ExtractIconEx function can return only two sizes of icons: large and small. Those are relative sizes, defined by the environment. A "large" icon is classically 32x32 pixels, but may be larger on certain system configurations. A "small" icon is classically 16x16 pixels, but the same caveat applies. The only guarantee is that a "small" icon is, well, smaller than a "large" icon. If you want to know the actual size on your system, you call the
GetSystemMetrics function with
SM_CYICON for "large" icons, or
SM_CYSMICON for "small" icons.
The operating system uses "small" and "large" icons everywhere internally; most of the APIs deal only with "small" and "large" (also occasionally known as "big" icons). When you set an icon for a window, for example, you set either a "small" icon or a "big" icon. Those are your only two choices.
ExtractIconEx function sets the
phIconLarge parameter to a pointer to an array of handles to large icons. The
phIconSmall parameter is set to a pointer to an array of handles to small icons. Since you passed
NULL for the
phIconSmall parameter, you didn't get any small icons.
hIcons filled with handles to the "large" icons in the file, which, on your system, are different bit-depths of 32x32 icons.
ExtractAssociatedIcon function (and its Ex brother) returns only "large" icons. So you should be getting the same results when you call it as you do for the way that you call
ExtractIconEx. I'm not really sure if you're saying that it is giving you different results or not. It might have something to do with the index. Negative indices mean something special to
ExtractIconEx, but I'm not sure if they are valid for
ExtractAssociatedIcon. The documentation doesn't give much of a hint.
SHGetFileInfo function, although more powerful in a number of senses, including the ability to extract icons from any file-system object, has the same fundamental limitation: it gives you choices of
If you need to extract icons of custom sizes (i.e., something other than the system's "small" and "large" sizes), then you'll need to do more work. There are essentially two options:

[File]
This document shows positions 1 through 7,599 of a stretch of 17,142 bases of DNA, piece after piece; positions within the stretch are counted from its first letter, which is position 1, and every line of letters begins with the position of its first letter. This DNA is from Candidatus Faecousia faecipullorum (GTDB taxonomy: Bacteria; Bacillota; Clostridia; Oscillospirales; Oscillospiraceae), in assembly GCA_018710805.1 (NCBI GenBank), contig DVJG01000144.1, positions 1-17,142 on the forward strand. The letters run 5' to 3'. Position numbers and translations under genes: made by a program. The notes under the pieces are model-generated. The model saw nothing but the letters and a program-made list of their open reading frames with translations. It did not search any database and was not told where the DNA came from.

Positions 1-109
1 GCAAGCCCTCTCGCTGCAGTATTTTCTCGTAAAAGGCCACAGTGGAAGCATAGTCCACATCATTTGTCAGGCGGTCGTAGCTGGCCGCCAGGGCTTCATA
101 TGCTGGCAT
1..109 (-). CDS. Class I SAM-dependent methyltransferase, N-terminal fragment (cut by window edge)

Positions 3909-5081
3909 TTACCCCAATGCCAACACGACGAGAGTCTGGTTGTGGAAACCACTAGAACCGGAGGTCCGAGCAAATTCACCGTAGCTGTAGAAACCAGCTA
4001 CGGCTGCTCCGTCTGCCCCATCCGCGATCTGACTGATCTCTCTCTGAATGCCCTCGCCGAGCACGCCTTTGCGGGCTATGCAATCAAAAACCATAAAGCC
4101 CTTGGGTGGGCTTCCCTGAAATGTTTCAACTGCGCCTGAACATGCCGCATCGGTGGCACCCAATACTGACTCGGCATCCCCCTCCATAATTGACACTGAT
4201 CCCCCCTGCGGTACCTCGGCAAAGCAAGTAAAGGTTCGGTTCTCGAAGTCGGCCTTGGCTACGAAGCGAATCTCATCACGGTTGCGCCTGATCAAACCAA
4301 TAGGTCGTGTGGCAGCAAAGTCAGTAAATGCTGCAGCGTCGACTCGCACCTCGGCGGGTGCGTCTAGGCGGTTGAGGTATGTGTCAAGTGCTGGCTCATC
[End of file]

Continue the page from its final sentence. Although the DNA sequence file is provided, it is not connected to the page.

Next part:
- Call the
SHGetImageList function, which is another shell helper function, but one that retrieves a shell image list containing icons. It gives you far more options for icon sizes:
SHIL_SMALL (generally 16x16),
SHIL_LARGE (generally 32x32),
SHIL_EXTRALARGE (generally 48x48), and
SHIL_JUMBO (generally 256x256—only on Vista and later). So if you ask for
SHIL_EXTRALARGE, you'll get the 48x48 icons that you're looking for.
You'll still need the
SHGetFileInfo function here, but this time it will be to retrieve the index of the desired icon in the shell image list. Retrieve that with the
Completely untested sample code, never touched by a compiler:
HICON ExtractExtraLargeIcon(LPCTSTR pszPath)
// Determine the index of the desired icon
// in the system image list.
SHGetFileInfo(pszPath, 0, &sfi, sizeof(sfi), SHGFI_SYSICONINDEX);
// Retrieve the system image list.
// (To get 48x48 icons, we use `SHIL_EXTRALARGE`.)
if (SHGetImageList(SHIL_EXTRALARGE, IID_IImageList, (void**)&piml) == S_OK)
if (piml->GetIcon(sfi.iIcon, ILD_TRANSPARENT, &hIcon) == S_OK)
// Oops! We failed.
- Your other option is to extract the desired size icon from the file yourself. Although the icon resource format is well-documented, and various people have used this knowledge to write a bunch of ugly extraction code and posted it on the Internet, there is an easier way:
As Raymond Chen blogged about some time ago,
SHDefExtractIcon is your more powerful fallback if
IExtractIcon::Extract (which is what the code sample above attempts to use) fails. The power of this function is its
nIconSize parameter, which specifies the actual size of the icon that you want to extract.
Adapting Raymond's example:
HICON ExtractArbitrarySizeIcon(LPCTSTR pszPath, int size)
if (SHDefExtractIcon(pszPath, 1, 0, &hIcon, NULL, size) == S_OK)
return NULL; // failure
Whatever you do, remember that whenever an API function returns an HICON, it is transferring ownership of that resource to you. This means that, when you are finished with the icon, you must destroy it by calling the
DestroyIcon function to avoid a leak.